Author Topic: (Me-N721CT) In position, clears wrong aircraft for takeoff, then another to land  (Read 10449 times)

Offline cbkyro

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KRVS 172203Z. (Edited for time)

We (N721CT) checked on, holding short of 19L.
Cessna 505 was informed we'd be in position. -Acknowledged.
N721CT put into position on 19L.
Controller mistakenly gives Cessna 0JA takeoff clearance. (They were already in air.) For some reason, the pilot read it back and to top it off, left out his callsign. :?
Cessna 505 now cleared for the option. We're still sitting on the runway, but picked up on the error.
Cessna 0JA, again, already in the air, is told to follow traffic in pattern.
We (721CT) clarified with the tower and he reads back the same takeoff clearance previously given to 0JA.

Although not good, I understand how the controller can think one callsign and say another. What I cannot understand is why an aircraft not even on the ground can read it back, not state their own callsign and proceed to let it go. The controller also should have been watching us to start our takeoff roll before clearing the next inbound to land.

Some call it a deal, some call it procedural error.

Offline Mirlady

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What does  "cleared for the option" mean?

Offline cbkyro

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What does  "cleared for the option" mean?

Say you're flying around the pattern doing touch 'n goes. The tower knows you're going around multiple times and doesn't expect you to land, exit the runway and taxi back to the start (although you can).
Cleared for the option means you can do a touch and go, stop and go, low approach, or a full stop landing.

If they stated, "cleared touch and go" you shall ONLY do a touch and go. No other option is possible. Most likely due to other traffic getting too close if you were to do say a stop and go. (Come to a complete stop on the runway and then take off again.)

Make sense?
« Last Edit: February 20, 2012, 02:03:20 AM by cbkyro »

Offline martyj19

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A few other comments on "cleared for the option" ...

You can always do a go-around if conditions require, independent of anything you've been cleared for.  You would report "on the go" when you are safely established in the climb, and tower will then give you pattern instructions for another approach.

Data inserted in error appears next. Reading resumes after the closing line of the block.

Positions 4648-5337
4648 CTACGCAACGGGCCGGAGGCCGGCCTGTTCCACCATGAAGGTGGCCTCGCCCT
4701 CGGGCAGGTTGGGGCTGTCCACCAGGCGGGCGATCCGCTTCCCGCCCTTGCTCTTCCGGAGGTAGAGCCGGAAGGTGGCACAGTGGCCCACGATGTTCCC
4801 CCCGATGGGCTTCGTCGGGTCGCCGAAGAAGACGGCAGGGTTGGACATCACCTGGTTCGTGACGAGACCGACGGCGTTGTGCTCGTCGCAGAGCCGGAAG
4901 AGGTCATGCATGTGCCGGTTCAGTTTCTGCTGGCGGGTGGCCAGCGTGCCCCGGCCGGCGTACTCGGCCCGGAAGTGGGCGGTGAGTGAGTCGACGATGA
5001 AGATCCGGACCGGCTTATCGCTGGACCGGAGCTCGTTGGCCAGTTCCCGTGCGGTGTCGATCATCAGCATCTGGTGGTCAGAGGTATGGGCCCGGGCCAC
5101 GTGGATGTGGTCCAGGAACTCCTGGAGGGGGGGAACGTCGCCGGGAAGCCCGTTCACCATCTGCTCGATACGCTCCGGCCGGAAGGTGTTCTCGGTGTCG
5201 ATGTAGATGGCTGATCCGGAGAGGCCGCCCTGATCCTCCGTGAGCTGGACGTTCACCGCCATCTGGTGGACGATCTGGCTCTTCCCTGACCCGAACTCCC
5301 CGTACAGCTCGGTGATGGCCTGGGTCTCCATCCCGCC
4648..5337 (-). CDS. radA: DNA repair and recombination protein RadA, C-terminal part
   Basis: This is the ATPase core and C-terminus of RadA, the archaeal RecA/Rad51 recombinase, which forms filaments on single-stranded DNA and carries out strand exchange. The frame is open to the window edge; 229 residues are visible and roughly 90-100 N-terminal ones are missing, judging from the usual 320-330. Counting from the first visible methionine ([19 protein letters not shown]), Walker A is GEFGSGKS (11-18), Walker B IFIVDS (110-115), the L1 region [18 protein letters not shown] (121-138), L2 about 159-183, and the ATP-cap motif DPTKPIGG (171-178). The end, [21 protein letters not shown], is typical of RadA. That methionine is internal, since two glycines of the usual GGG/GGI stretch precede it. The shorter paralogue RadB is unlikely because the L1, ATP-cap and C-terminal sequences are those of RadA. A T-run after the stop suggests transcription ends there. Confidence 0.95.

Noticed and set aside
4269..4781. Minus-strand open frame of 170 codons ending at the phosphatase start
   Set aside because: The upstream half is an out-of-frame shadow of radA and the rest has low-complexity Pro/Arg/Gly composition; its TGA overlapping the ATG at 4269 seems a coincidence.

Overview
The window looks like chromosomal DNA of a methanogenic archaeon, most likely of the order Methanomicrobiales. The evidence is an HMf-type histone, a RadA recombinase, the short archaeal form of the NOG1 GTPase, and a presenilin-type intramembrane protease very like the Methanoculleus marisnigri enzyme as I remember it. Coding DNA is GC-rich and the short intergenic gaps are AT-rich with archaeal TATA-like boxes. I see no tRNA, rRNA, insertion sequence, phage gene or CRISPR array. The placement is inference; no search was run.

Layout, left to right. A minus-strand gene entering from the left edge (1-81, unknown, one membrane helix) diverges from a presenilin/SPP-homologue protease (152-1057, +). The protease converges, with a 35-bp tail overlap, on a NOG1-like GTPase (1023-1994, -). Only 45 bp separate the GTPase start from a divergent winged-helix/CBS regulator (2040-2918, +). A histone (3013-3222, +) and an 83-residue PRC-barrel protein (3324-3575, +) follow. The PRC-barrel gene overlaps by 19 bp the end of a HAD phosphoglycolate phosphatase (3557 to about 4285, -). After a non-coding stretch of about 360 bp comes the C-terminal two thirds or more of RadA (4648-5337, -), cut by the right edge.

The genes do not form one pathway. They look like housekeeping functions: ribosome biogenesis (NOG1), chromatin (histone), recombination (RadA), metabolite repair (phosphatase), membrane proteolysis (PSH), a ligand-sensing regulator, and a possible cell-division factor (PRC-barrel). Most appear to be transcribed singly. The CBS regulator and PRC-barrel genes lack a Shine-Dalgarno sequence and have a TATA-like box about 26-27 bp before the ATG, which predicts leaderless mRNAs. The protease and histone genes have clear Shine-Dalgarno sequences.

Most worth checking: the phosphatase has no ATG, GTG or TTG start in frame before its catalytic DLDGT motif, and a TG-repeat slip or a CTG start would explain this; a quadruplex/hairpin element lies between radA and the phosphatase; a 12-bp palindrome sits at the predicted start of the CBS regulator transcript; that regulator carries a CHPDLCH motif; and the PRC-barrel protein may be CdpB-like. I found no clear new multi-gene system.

One reason you would want to do a stop and go is that to count for night currency, landings have to be to a full stop.  If there is sufficient runway to come to a stop and then a takeoff roll, you would usually do them as a stop and go rather than a taxi back and take off.  Day landings do not have to be to a full stop so are normally done as a touch and go.

Just for completeness, "cleared to land" or the pilot asking for a "full stop" means tower is expecting you to land and exit the runway at the first available turnoff after establishing yourself on rollout.  This is called a "full stop" landing but it does not mean that you stop on the runway.  A "stop and go" means that you do fully stop and then take off again.  You always strive for minimum time on the runway, but sometimes if there is no traffic following, tower will have you proceed further down to another turnoff if it simplifies getting you to where you want to park, but you would only do this if so directed.

Offline StuSEL

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Hey cbkyro,

Really good job being diligent on the frequency. It seems like everything that could have gone wrong did, and fortunately what you did was prevent any significant problems from happening as a result.

Here are the problems I saw:
1.) The controller is not supposed to clear aircraft to land or for the option with traffic holding in position. The controller obviously had thought he was complying with that rule by clearing Cessna 0JA for takeoff.

2.) The pilot of Cessna 0JA demonstrated incredibly poor airmanship by reading back the takeoff clearance after he was already airborne. What happened to the controller was a result of a cognition error, but 0JA had a complete, utter lapse in judgement. Sometimes I wonder if pilots realize the tower controller is looking outside his window to do his job and not a radar scope.

3.) Another potential issue could have arisen because, though you verified you were cleared for takeoff, you failed to point out (as far as we can tell from the clip) that the controller had mixed up two callsigns. Again, going back to #2, the controller associates callsigns mentally with visual aircraft cues he sees out the window: color and type most specifically. If the controller started calling you 0JA for no apparent reason, that confirms he has you mixed up. 0JA's readback of a non-applicable instruction certainly didn't help rectify the situation, either.

I'm not saying you ever need to demand the controller acknowledge his error on the frequency (like the Southwest pilot did at Midway a few weeks back during a runway incursion), but simply stating "Tower, you cleared 0JA for takeoff again instead of 1CT" would indicate to the controller that he needs to pay closer attention to the callsigns and visual associations with each one. Stating "...and 0JA read back that instruction" would indicate to the controller that he needs to pay closer attention to 0JA, who will apparently read back anything regardless of whether it applies to him or not.